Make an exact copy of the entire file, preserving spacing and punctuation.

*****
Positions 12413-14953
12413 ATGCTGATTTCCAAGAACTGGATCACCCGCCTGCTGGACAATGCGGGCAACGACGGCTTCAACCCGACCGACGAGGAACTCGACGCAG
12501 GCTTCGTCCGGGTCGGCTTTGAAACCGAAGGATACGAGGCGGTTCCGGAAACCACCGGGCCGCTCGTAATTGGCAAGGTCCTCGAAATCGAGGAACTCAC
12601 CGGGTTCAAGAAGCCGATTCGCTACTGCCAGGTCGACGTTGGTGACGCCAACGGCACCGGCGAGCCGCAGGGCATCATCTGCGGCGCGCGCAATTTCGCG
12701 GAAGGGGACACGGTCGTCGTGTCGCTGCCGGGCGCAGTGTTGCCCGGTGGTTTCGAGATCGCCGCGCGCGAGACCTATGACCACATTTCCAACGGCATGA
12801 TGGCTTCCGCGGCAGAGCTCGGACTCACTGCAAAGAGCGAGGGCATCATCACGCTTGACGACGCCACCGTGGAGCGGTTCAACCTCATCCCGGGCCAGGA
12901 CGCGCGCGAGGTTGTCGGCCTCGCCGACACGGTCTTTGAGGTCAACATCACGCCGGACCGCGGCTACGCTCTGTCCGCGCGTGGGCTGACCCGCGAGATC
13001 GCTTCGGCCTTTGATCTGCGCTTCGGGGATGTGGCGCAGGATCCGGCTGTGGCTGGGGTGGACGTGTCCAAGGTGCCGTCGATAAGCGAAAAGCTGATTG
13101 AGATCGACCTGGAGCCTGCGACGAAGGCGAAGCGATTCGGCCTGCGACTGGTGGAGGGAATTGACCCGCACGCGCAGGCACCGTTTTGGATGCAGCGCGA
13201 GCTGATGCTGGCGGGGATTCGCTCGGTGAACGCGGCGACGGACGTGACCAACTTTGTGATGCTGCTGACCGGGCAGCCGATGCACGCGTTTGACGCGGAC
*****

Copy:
Positions 12413-14953
12413 ATGCTGATTTCCAAGAACTGGATCACCCGCCTGCTGGACAATGCGGGCAACGACGGCTTCAACCCGACCGACGAGGAACTCGACGCAG
12501 GCTTCGTCCGGGTCGGCTTTGAAACCGAAGGATACGAGGCGGTTCCGGAAACCACCGGGCCGCTCGTAATTGGCAAGGTCCTCGAAATCGAGGAACTCAC
12601 CGGGTTCAAGAAGCCGATTCGCTACTGCCAGGTCGACGTTGGTGACGCCAACGGCACCGGCGAGCCGCAGGGCATCATCTGCGGCGCGCGCAATTTCGCG
12701 GAAGGGGACACGGTCGTCGTGTCGCTGCCGGGCGCAGTGTTGCCCGGTGGTTTCGAGATCGCCGCGCGCGAGACCTATGACCACATTTCCAACGGCATGA
12801 TGGCTTCCGCGGCAGAGCTCGGACTCACTGCAAAGAGCGAGGGCATCATCACGCTTGACGACGCCACCGTGGAGCGGTTCAACCTCATCCCGGGCCAGGA
12901 CGCGCGCGAGGTTGTCGGCCTCGCCGACACGGTCTTTGAGGTCAACATCACGCCGGACCGCGGCTACGCTCTGTCCGCGCGTGGGCTGACCCGCGAGATC
13001 GCTTCGGCCTTTGATCTGCGCTTCGGGGATGTGGCGCAGGATCCGGCTGTGGCTGGGGTGGACGTGTCCAAGGTGCCGTCGATAAGCGAAAAGCTGATTG
13101 AGATCGACCTGGAGCCTGCGACGAAGGCGAAGCGATTCGGCCTGCGACTGGTGGAGGGAATTGACCCGCACGCGCAGGCACCGTTTTGGATGCAGCGCGA
13201 GCTGATGCTGGCGGGGATTCGCTCGGTGAACGCGGCGACGGACGTGACCAACTTTGTGATGCTGCTGACCGGGCAGCCGATGCACGCGTTTGACGCGGAC